An enviro-doc that doesn’t soft-pedal the fact that the calculated, consciousness-raising media event it chronicles is a conceptual stunt, No Impact Man manages to present its New York do-gooder couple as both likably idealistic and inevitably conflicted. Colin Beavan, an environmental activist and blogger, determined that he and his journalist wife Michelle Conlin would attempt to live (with their toddler daughter) as green a lifestyle as possible in their West Village apartment for the entire year of 2007: consumption of local food only, no TV or use of motorized vehicles (subways and elevators included), no new clothes, no packaged products, no trash. The wild card is admitted retail junkie Michelle’s cold-turkey abandonment of Starbucks and off-the-rack shopping. When Colin eyes their AmEx bill’s charge of $975 for his wife’s purchase of designer boots, his soft chuckle recalls that of a Hollywood warden about to throw a recalcitrant con into solitary. This semi-farcical domestic angle is a sitcom-like hook (no wonder there’s a fiction-feature adaptation in development), but a convincing one; as Colin gently informs his wife that they’ll be going sans toilet paper and electricity to ramp up the zero-impact experiment, she shoots him the same incredulous looks Helen Mirren cast at back-to-nature loon Harrison Ford in The Mosquito Coast.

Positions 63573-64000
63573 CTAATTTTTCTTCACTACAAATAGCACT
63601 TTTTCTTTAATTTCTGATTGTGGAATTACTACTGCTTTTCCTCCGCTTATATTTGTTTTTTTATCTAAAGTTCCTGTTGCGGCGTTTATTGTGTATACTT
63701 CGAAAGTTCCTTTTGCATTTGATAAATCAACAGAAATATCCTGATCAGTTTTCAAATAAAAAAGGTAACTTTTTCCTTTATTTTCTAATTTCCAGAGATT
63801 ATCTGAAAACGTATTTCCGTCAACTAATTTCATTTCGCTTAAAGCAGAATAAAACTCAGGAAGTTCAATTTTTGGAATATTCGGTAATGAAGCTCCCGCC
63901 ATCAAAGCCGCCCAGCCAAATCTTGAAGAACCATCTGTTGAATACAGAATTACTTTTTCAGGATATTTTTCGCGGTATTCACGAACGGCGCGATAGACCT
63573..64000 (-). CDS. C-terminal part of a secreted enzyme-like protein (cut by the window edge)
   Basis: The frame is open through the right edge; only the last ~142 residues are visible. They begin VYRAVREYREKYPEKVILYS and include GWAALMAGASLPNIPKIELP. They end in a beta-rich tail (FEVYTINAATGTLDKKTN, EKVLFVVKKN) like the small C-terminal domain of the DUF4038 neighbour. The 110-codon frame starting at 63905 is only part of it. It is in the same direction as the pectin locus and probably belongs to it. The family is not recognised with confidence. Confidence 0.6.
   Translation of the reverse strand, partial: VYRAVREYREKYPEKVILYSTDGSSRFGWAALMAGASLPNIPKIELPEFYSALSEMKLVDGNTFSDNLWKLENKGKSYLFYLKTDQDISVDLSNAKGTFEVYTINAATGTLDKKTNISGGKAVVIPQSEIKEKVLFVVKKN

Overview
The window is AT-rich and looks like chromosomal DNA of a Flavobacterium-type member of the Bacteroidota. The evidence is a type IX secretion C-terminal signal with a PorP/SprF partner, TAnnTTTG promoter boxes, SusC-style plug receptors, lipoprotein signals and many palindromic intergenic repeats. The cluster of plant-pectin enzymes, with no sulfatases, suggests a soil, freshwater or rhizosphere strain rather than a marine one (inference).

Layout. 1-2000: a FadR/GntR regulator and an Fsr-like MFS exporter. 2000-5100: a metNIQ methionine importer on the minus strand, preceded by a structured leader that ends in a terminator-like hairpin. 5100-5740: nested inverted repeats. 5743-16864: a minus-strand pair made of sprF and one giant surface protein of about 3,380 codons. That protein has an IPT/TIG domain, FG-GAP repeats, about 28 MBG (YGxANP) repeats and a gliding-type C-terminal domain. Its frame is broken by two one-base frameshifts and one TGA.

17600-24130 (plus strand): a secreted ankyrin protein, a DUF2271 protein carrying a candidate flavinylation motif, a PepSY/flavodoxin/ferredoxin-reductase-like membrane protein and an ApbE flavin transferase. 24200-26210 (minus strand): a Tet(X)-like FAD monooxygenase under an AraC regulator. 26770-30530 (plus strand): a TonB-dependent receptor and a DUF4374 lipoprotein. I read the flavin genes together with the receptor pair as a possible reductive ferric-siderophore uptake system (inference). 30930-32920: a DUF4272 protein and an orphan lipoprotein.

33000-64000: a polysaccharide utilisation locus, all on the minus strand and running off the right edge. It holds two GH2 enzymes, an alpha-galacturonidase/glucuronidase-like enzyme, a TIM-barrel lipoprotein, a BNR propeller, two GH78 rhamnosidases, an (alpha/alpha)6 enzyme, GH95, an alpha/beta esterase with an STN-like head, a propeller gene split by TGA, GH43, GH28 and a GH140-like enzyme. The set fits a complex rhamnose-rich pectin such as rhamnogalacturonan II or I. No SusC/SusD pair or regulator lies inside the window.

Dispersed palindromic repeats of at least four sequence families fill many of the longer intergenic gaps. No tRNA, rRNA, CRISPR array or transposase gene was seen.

Without every tiny detail a reality-TV series would’ve exposed—the Beavans’ t.p. substitute is mercifully only described, like little Isabella’s new diapers, as “cloths”—directors Laura Gabbert and Justin Schein stay as fly-on-the-wall as they can without indulging in creepy voyeurism, partly because Beavan and Conlin, being savvy media professionals, are co-producers of the film. Conlin’s expressions of anguish at Beavan’s hesitation to attempt conceiving a second child as a quid pro quo for the sacrifice of her fridge and credit sprees probably belong in the doc, but its subsequent will-they-or-won’t-they suspense comes off as tacky. The domestic squabbles, and icky shots of Beavan’s worm-filled compost bin, are in gritty contrast to Beavan’s enlistment of the rather haughtily dismissive New York Times, Diane Sawyer, and Stephen Colbert to help promote his crusade. But if you concoct a pre-fab sermon, how can you do without a high-volume electronic pulpit? Some of Michelle’s Business Week colleagues consider the couple to be “bourgeois fucks” and Colin’s vegetable-gardening mentor argues that the primary responsibility for piggish overconsumption belongs to American mega-capitalists, but No Impact Man makes a morally persuasive plea for John and Jane Green to do something, anything to keep their ecological footprint smaller than a clown’s shoe.